Facing the future….

I’m not ready yet!

As any of you will know that have read my Blog along the way, I very much try to live in the moment and not think too far ahead. Not an easy thing to do when you are a ‘planner’ like me. In many ways though, I am planning in the here and now to do things that logically I know may be difficult for me to do in the future. I know that everyone’s journey is different but knowing that there will be physical and cognitive changes means I want to make the most of being reasonably physically active as long as I can. So too, I try to do things to keep my brain as sharp as possible for as long as possible.

Today, I went to a meeting at my local MS & Parkinson’s Association. It was basically billed as a “Peer Support Group”. However, I found that a number of the participants were very much more advanced than I am. One was quite advanced, and I was shocked to hear someone sitting next to me – who I think has Parkinson’s – say to the wife of the man who was quite far along – ‘I feel sorry for you!’ As the man was right next to his wife, the person I mostly felt sorry for was the husband. He didn’t ask to have Parkinson’s any more than any of us did. Although his speech is much reduced, his hearing may not be! I just hope he was distracted by something else in the room and didn’t hear the comment.

As I looked around the room, I saw people in much more advanced stages than myself, apart from a man who was sitting next to me. I found it quite confronting to see people who were having difficulty speaking and walking, but most of all for me, the expressionless face which is so part of this condition. That is something I particularly dread happening. If I couldn’t show my emotions in my facial expressions, if I couldn’t smile at the people I love, that would be devastating.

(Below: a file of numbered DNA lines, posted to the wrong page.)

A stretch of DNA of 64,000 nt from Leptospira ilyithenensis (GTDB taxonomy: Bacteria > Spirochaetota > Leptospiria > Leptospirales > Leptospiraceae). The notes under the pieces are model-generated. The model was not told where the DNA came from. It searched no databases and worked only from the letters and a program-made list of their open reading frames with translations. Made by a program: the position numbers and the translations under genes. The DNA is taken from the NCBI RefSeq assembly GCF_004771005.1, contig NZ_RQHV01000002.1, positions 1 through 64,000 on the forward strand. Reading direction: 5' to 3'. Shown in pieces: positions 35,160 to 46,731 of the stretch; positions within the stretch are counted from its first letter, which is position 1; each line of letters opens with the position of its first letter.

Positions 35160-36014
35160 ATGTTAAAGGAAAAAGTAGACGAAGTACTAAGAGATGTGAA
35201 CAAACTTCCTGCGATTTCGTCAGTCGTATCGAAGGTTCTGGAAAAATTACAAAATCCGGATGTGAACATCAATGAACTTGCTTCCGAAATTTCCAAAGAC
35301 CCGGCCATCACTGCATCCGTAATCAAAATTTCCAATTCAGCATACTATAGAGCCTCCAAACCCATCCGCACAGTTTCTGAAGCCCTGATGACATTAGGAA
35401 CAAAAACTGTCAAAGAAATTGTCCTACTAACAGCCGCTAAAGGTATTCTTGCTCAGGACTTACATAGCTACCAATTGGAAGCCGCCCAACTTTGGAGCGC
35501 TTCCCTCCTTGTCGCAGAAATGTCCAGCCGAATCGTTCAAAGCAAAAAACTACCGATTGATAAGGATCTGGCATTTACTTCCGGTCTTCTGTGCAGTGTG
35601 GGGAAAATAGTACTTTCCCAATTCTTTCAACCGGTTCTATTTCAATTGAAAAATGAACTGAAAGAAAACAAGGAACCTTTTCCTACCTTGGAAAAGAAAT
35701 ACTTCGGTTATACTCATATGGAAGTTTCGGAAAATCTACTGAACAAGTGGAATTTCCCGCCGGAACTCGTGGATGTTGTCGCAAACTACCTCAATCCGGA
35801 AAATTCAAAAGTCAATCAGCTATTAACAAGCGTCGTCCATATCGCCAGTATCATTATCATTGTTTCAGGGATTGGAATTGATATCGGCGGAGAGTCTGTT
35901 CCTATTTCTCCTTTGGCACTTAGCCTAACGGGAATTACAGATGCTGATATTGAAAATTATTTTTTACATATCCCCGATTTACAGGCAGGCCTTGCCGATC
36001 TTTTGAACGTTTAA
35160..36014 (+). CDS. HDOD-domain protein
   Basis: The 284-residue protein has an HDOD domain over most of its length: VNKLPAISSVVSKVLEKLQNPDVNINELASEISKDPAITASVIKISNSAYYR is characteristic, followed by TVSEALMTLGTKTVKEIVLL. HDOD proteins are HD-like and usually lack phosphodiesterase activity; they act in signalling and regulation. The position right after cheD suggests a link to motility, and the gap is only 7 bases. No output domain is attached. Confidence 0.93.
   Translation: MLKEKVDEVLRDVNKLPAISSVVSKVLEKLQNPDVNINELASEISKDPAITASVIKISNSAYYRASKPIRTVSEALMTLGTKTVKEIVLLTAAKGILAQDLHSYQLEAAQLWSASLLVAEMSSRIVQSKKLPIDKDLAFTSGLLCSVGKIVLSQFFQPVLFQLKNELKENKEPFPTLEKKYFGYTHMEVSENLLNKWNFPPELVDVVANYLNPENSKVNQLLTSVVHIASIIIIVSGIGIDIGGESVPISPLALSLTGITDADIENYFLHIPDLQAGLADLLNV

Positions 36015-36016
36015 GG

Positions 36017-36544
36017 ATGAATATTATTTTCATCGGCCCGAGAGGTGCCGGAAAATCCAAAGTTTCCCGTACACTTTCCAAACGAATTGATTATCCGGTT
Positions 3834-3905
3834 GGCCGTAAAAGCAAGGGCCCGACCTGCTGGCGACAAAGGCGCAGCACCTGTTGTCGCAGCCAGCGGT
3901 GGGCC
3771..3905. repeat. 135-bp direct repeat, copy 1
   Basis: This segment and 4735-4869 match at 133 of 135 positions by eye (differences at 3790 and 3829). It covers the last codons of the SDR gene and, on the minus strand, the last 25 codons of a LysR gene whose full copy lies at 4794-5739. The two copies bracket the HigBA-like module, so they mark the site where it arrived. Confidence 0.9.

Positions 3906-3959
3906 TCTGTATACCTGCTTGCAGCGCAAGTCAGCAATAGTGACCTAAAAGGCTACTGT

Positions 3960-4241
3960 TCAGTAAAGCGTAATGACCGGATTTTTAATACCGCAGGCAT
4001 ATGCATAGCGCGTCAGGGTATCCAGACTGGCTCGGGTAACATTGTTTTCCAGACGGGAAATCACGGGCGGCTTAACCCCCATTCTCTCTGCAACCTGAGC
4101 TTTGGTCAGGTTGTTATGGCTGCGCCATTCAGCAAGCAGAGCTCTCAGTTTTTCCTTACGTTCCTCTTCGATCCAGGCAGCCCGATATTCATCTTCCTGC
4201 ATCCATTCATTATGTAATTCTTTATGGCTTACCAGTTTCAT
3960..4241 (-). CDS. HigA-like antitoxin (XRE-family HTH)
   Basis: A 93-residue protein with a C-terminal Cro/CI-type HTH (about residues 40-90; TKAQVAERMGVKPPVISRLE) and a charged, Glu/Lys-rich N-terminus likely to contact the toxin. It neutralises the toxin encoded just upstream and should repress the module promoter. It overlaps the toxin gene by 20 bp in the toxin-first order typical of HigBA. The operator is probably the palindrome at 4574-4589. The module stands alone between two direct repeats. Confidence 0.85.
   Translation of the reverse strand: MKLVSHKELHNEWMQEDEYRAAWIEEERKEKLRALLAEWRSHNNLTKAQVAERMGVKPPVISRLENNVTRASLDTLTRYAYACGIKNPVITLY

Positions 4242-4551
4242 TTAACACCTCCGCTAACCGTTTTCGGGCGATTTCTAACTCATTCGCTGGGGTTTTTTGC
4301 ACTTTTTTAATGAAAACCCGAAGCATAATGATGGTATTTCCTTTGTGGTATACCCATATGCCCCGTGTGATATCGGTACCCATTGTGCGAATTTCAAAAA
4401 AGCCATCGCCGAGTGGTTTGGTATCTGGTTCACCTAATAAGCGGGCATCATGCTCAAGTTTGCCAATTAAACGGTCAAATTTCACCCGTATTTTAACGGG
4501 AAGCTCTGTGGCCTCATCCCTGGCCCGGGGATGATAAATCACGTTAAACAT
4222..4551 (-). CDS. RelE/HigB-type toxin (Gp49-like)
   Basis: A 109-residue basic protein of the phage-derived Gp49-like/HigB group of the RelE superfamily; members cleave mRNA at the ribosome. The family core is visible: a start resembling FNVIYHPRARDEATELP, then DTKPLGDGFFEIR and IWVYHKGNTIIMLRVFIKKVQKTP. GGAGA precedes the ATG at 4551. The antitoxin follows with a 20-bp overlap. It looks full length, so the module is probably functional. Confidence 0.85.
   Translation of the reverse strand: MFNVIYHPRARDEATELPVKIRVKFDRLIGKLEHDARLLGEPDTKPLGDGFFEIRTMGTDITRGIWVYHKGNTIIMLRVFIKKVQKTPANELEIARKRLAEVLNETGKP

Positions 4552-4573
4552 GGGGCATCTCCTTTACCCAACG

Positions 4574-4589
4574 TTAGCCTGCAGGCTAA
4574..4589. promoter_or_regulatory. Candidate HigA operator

After the group, I pulled the presenter aside and asked what had happened to the UPBEAT group which had started in their old premises. She said that at the moment it is not happening, but a Wellbeing Workshop being held on Thursday may be the start of something for those in the earlier stages.

I hope no-one will judge me for saying this and perhaps some will, but for me to access a Peer Support Group, I need to feel that I am with people who are at a similar level to myself. It is hard for instance, to celebrate all the positive things that I can still do, when several participants are struggling with the basic things of everyday life, like speaking and walking. It sounds to me a bit like I am saying ‘look at me, I’m doing OK!’ when they are challenged by so many things that I am still able to do. It doesn’t feel like a comfortable fit for either side!

I have seen so much value in Peer Groups over the years, both as a facilitator and as a participant. The secret I feel is to endeavour as much as possible to have people of similar ages and stages so that the participants can more readily identify with each other. When that balance is not achieved, it can leave those attending feeling disconnected and not able to get the most out of the group.

I know there are changes anticipated in the local group and they are looking to forge ahead with a new manager in the near future. I only hope that a group can be formed for those of us in the earlier stages, so that we can connect and move forward positively together.

Published by kiwipommysue

I work in health and have been with the same supportive team for over 7 years. They are all aware of my diagnosis and this helps tremendously especially while I get used to the idea of my diagnosis. My parents both had Parkinsons, so I guess my odds were higher than most.

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